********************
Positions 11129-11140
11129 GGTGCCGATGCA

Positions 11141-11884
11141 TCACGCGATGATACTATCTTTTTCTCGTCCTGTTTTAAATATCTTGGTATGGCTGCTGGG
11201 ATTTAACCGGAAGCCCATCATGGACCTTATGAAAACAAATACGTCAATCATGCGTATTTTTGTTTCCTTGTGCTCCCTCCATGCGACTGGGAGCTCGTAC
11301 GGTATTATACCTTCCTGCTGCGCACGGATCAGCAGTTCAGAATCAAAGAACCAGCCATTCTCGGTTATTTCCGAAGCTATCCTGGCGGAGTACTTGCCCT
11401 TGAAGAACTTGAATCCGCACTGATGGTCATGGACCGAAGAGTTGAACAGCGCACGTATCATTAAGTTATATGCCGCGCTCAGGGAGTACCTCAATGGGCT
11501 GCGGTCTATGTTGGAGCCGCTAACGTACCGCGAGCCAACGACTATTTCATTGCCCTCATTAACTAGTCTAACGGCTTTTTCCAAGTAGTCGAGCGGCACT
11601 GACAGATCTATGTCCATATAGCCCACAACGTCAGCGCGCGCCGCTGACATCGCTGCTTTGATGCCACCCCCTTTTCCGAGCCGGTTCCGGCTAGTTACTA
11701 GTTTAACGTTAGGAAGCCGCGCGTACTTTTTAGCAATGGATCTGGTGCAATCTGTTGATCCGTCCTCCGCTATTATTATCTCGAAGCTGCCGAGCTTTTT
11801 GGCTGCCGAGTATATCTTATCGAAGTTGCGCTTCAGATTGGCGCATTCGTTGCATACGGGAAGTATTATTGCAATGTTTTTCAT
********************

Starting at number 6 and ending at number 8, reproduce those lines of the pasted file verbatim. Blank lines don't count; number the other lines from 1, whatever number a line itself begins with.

11301 GGTATTATACCTTCCTGCTGCGCACGGATCAGCAGTTCAGAATCAAAGAACCAGCCATTCTCGGTTATTTCCGAAGCTATCCTGGCGGAGTACTTGCCCT
11401 TGAAGAACTTGAATCCGCACTGATGGTCATGGACCGAAGAGTTGAACAGCGCACGTATCATTAAGTTATATGCCGCGCTCAGGGAGTACCTCAATGGGCT
11501 GCGGTCTATGTTGGAGCCGCTAACGTACCGCGAGCCAACGACTATTTCATTGCCCTCATTAACTAGTCTAACGGCTTTTTCCAAGTAGTCGAGCGGCACT